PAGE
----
For Works Co., gross profit is £274,050, and sales are equal to £375,000; thus, Gross Profit Margin is £274,050*100%/£375,000=73.08%.
Net profit is £189,700, and Net Profit Margin is £189,700*100%/£375,000 = 50.58%. Both these values indicate that the profitability of Works Co. is rather high: Gross Profit Margin is remarkably high, which means that the company has a lot of space for investment and development, and Net Profit Margin is also rather high, which means that the company’s operations are highly effective. For more precise analysis it would be useful to compare the results of Works Co. with main competitors, since in different industries the values of average net profit margin might significantly differ.
Capital employed for Works Co. includes Capital, Net Profit and Long-Term Liabilities. Thus, Capital Employed = £50,000+£188,200+£27,000 = £265,200. Return on Capital Employed = £189,700*100%/$265,200 = 71.53%. This value is also very high, which indicates that the best investment for the company is to expand its business, and Works Co. can afford almost any loans in order to expand the operations and develop. Overall, profitability of Works Co. is very high and it is most likely one of the top performing companies in the industry.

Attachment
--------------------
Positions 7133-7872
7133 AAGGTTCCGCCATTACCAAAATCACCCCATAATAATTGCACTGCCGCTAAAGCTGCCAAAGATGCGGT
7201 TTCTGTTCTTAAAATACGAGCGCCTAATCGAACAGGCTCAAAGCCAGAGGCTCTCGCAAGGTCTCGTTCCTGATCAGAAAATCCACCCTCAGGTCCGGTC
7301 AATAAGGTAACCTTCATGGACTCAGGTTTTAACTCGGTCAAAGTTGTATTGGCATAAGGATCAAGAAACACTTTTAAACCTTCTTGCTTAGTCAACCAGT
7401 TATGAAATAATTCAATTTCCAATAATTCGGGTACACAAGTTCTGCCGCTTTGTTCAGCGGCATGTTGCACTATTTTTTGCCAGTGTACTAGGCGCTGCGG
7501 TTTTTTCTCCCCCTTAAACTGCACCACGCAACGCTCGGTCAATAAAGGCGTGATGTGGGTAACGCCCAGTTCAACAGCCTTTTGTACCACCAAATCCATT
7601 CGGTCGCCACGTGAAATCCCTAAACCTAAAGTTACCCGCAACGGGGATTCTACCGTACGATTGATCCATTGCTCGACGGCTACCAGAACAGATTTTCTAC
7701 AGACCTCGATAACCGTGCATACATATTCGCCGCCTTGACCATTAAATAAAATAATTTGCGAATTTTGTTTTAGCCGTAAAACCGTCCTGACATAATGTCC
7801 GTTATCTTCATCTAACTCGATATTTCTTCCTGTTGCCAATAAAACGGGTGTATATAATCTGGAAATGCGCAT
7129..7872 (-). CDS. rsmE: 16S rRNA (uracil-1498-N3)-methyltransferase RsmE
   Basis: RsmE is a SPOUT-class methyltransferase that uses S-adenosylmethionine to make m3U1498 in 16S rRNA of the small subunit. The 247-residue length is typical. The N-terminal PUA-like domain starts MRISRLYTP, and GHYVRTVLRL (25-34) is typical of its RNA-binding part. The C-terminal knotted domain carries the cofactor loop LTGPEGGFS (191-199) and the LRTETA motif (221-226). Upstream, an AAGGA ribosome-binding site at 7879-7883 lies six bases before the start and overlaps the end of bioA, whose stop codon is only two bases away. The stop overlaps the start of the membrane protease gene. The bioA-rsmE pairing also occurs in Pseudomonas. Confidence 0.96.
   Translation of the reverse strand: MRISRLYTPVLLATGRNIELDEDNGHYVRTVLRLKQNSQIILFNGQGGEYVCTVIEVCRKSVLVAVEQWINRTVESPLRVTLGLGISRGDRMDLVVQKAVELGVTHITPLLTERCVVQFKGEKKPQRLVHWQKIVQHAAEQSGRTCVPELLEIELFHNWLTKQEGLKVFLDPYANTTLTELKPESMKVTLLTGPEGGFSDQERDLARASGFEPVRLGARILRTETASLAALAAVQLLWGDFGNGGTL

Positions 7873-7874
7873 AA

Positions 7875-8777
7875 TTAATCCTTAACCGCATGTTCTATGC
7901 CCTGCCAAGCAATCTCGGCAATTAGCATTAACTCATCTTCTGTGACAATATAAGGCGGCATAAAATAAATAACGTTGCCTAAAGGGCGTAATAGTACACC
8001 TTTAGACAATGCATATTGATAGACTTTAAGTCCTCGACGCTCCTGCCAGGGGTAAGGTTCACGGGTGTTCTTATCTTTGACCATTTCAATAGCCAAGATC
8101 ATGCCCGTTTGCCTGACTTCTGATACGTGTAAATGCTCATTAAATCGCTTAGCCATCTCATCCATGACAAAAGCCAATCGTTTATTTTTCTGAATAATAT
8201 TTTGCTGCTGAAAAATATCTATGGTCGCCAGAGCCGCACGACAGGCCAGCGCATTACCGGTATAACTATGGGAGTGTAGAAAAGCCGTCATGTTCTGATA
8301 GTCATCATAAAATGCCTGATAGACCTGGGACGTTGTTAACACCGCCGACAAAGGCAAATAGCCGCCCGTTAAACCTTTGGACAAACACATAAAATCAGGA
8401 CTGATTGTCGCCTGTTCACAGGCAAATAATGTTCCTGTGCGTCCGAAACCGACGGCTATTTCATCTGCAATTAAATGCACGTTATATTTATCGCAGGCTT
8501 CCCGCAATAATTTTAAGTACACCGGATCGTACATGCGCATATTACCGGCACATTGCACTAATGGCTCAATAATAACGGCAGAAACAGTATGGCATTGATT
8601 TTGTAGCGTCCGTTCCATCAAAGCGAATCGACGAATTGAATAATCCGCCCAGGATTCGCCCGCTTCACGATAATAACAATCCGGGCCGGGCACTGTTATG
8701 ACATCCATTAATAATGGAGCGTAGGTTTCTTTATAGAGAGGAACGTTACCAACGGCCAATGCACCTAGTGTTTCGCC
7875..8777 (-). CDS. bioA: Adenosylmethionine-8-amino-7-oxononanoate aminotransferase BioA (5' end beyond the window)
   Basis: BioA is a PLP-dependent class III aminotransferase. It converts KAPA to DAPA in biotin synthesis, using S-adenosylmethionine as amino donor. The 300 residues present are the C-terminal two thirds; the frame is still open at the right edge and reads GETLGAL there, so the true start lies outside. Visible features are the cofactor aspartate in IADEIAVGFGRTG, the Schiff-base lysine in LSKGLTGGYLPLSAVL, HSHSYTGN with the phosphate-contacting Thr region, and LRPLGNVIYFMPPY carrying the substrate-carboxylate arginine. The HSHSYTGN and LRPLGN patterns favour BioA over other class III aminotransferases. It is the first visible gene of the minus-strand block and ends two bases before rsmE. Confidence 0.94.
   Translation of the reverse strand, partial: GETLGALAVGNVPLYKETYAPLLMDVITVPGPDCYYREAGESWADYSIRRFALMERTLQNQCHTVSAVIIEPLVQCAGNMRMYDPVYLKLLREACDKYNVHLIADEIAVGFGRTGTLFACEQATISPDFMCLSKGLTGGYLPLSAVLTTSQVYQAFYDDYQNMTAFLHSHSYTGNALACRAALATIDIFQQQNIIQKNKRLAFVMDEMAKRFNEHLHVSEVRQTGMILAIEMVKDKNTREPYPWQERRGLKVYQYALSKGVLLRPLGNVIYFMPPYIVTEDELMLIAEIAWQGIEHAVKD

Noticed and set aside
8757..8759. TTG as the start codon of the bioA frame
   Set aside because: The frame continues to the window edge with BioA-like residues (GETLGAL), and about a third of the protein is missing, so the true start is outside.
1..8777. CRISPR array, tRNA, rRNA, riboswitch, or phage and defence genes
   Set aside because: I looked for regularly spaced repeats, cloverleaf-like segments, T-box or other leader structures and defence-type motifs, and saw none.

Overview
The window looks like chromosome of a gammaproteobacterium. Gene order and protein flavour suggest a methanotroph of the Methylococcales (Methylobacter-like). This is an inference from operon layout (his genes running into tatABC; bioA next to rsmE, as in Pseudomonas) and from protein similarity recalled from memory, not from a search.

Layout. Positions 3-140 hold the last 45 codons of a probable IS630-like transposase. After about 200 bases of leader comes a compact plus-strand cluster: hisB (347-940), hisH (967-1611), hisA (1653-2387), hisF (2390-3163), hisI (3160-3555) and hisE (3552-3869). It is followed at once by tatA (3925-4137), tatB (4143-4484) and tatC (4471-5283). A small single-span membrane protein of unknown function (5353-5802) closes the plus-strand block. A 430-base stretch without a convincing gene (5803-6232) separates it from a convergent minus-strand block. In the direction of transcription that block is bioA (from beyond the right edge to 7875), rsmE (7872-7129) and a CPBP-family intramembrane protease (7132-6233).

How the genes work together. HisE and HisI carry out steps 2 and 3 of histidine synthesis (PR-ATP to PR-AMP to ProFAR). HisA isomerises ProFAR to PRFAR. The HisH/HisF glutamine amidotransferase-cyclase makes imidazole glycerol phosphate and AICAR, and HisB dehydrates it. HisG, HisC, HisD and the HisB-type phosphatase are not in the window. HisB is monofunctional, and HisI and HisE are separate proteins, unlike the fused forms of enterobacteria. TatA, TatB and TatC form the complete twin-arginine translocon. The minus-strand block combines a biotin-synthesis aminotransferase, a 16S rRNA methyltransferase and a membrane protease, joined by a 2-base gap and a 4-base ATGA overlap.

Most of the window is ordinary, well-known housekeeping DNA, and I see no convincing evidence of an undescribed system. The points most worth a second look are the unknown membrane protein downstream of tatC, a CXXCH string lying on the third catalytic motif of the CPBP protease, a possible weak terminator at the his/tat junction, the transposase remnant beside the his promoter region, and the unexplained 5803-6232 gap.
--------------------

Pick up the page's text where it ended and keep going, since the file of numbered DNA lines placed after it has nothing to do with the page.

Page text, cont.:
Current Ratio and Acid Test are the measures of the company’s liquidity, i.e. show whether the company has enough cash to cover its short-term liabilities. Current Ratio is calculated as the relation of current assets to current liabilities, and Acid Test (also referred to as the Quick Ratio), is determined as the relation of Current Assets less Inventory divided by Current Liabilities (Benedict & Elliott, 2001). While Current Ratio shows the ability of the company to pay its short-term liabilities with its short-term assets, Acid Test is a more strict measure of liquidity, because it excludes inventory and prepaids from current assets, and focuses on the most liquid assets. If the company’s Acid Test value is lower than 1, this is a warning sign, and if Current Ratio is also below 1, this means that the company is experiencing significant cash shortages (Gabriel, 2010). If there is a significant difference between these ratios, it means that the company is too dependent on inventory.